It is hard for picture thinkers to experience significance if only parts are available to them without the essential whole. Remembering a detail and then attaching another detail doesn’t work for them. They must size the whole situation up and sort out what feels important to understand for themselves what something is about, and to make the right connections. Often they suddenly “see” the whole thing all at once, with everything in its place. Aha!

3-D Mastery

Although they may be called picture thinkers, visual-spatial learners are oriented to the dimension of space and see in 3D. Their world is far more complex than the flat worksheets or textbook pages in a classroom. Spatials often “see” ideas in a 3-dimensions like computer animation with depth. They look through both real and imagined space to see the whole of something and to check out the relationships and connections. This creates “inner territory” to explore. Picture thinkers can quickly scan all that their senses have taken in—seeing, hearing, smelling, tasting, feeling, sensing—and mentally connect the dots that spell out what is going on, or what the essence of something is We all do this all the time to some extent. It is called “perception.” But picture thinkers do it in spades. They take in 360 degrees of the space that surrounds them, making their input enormously richer and at the same time, more challenging to analyze. Having to pay attention a small set of details (like periods at the end of sentences) can feel like being pulled back from their normal range of awareness to a trivial pursuit. That tiny part better be important, or they discard it to return to scanning for significance.
Sometimes seen as having poor organization skills, picture thinkers have their order. It centers around significance, an emotional response. Rather than outline as step-by-step learners do, where main ideas stand out like trees on the plain, spatials respond to feelings about importance. If something strikes them as worthwhile, it becomes part of their web of essentials, a mental map of things worth paying attention to. Instead of outlines—so comfortable to the stepwise —a picture thinker’s scheme of reality is more like a 3D star map. The various stars and constellations stand out in different degrees of brightness, all shining against the dark space surrounding them and all interconnected in some way. Those connections are based on feelings and sensed importance.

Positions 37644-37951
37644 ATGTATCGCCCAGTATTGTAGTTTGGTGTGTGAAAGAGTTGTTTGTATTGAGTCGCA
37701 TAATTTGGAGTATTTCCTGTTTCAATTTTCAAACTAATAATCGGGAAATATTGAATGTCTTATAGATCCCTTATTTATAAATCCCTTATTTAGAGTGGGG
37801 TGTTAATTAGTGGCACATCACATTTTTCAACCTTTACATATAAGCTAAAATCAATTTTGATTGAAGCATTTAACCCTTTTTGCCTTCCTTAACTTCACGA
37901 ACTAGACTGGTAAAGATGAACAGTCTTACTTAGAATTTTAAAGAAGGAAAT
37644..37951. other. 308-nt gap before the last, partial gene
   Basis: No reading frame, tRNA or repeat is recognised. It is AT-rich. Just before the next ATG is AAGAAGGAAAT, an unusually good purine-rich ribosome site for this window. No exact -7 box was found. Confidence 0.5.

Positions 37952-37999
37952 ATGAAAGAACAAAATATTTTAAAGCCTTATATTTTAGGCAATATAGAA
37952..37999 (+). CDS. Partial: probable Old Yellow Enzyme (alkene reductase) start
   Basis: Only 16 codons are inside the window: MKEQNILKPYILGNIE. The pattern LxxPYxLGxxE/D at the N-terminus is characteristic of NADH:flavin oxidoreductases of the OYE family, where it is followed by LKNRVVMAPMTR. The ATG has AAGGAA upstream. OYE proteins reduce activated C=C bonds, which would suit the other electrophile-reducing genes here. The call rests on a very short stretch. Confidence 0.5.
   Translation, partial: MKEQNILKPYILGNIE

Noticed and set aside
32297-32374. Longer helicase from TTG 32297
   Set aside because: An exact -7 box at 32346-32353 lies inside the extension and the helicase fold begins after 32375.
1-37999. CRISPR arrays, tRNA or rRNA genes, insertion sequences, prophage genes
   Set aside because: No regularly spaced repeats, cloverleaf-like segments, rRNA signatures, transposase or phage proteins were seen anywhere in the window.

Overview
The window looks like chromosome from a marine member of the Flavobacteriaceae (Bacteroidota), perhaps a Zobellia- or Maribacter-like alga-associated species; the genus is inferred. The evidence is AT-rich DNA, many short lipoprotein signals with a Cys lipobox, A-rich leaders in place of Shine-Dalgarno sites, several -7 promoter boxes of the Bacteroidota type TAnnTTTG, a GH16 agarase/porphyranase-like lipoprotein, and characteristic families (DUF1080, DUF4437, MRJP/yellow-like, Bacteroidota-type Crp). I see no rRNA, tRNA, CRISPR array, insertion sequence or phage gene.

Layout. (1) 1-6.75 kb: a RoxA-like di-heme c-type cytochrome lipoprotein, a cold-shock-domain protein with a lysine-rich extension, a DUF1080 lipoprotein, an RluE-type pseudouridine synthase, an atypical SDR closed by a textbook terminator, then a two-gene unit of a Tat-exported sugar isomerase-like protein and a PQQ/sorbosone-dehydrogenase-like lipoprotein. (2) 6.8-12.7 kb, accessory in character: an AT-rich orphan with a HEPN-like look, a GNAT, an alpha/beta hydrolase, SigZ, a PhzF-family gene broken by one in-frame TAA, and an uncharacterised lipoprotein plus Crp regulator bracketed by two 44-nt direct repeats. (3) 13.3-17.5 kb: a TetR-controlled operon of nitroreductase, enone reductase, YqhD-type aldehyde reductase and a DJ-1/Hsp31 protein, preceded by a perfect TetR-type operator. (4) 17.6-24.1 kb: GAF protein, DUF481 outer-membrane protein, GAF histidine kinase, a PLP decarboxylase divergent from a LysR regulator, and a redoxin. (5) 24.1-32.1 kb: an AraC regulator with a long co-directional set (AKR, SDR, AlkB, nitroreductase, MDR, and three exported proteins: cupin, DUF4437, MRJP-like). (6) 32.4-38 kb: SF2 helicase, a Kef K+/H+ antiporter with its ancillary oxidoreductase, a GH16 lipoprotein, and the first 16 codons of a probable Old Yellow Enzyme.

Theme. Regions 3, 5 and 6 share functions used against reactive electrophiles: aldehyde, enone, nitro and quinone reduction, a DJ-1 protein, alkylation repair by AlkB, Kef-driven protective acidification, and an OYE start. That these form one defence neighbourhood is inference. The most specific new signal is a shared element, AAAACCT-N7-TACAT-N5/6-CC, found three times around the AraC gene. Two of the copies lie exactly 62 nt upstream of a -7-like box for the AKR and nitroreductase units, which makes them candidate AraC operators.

At times, picture thinkers not only see but feel their way through concepts. They have kinesthetic input like those cyberspace reality games that evoke muscle response to what players “experience.” These spatials grope through space as if they could touch ideas and possibilities to find what is there. Einstein, who could visualize thought experiments, spoke of using “a kind of imagistic, kinesthetic shorthand” in his thinking process. (He was groping for words, typical of spatials when trying to explain themselves.) It seems he was trying to express the visual-spatial experience of thinking, seeing in imagination, and feeling muscular response to ideas. It is interesting that he recognized this as like “shorthand”—very minute, partial symbols, and tiny, nuanced muscle responses that could mark sensed relationships and also hold them in memory for future use. Spatials’ shorthand is different!
Certainly not all picture thinkers are Einsteins, but this explorative mode of operation is true for many of them, especially the deep thinkers and long processors. (They are covering a lot of mental territory and this takes time.) Thinking in 3-D mode means that all sorts of connections can be made in any dimension. Quantum physics and string theory would make us aware of more than 3 dimensions Spatials may lead the way to extraordinary feats of inner space exploration, making its complexity more approachable to us all, but that is another story.